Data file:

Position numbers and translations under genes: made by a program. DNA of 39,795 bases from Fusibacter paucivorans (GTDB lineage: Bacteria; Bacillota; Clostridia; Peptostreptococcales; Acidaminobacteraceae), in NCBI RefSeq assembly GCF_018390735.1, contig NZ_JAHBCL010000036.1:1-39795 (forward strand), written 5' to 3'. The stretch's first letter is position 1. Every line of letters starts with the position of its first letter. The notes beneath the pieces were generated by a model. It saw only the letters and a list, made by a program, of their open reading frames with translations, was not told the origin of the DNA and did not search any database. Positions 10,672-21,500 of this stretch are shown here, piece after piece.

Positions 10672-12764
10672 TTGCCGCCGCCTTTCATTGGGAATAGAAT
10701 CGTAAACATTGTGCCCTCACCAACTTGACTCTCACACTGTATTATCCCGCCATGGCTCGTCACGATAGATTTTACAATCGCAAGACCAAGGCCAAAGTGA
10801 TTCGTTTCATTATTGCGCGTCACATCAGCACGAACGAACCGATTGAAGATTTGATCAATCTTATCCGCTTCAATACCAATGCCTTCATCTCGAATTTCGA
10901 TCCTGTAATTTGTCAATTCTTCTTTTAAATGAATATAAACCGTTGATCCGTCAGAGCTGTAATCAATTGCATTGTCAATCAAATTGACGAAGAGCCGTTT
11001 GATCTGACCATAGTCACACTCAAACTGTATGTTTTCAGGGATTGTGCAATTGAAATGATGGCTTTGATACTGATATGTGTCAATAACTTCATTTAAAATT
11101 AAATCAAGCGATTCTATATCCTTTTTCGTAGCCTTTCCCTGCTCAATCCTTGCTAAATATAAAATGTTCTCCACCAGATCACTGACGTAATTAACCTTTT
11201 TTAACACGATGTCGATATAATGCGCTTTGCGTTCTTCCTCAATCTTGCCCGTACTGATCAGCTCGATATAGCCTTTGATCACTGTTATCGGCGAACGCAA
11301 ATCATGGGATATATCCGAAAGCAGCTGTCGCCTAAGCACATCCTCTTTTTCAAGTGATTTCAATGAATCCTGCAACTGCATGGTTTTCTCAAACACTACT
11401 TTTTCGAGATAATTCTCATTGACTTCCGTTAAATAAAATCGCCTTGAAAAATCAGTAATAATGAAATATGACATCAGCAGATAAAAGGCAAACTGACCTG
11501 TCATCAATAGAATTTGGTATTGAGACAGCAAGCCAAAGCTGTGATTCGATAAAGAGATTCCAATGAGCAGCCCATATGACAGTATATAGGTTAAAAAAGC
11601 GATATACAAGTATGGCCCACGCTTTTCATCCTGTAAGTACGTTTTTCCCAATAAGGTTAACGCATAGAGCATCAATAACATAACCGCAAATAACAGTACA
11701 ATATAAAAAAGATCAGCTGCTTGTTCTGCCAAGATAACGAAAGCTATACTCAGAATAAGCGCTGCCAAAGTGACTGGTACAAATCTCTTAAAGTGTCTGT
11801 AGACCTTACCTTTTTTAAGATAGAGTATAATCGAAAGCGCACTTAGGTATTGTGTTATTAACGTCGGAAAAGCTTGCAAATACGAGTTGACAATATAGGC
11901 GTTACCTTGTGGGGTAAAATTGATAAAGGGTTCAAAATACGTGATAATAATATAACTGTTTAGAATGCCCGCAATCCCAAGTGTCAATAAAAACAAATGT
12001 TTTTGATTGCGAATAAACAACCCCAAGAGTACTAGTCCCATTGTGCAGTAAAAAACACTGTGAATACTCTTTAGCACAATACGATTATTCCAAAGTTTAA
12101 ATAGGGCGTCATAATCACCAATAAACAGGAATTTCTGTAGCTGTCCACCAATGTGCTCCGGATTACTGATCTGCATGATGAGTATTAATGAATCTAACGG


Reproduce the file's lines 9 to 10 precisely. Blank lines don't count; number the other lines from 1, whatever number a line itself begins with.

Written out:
11201 TTAACACGATGTCGATATAATGCGCTTTGCGTTCTTCCTCAATCTTGCCCGTACTGATCAGCTCGATATAGCCTTTGATCACTGTTATCGGCGAACGCAA
11301 ATCATGGGATATATCCGAAAGCAGCTGTCGCCTAAGCACATCCTCTTTTTCAAGTGATTTCAATGAATCCTGCAACTGCATGGTTTTCTCAAACACTACT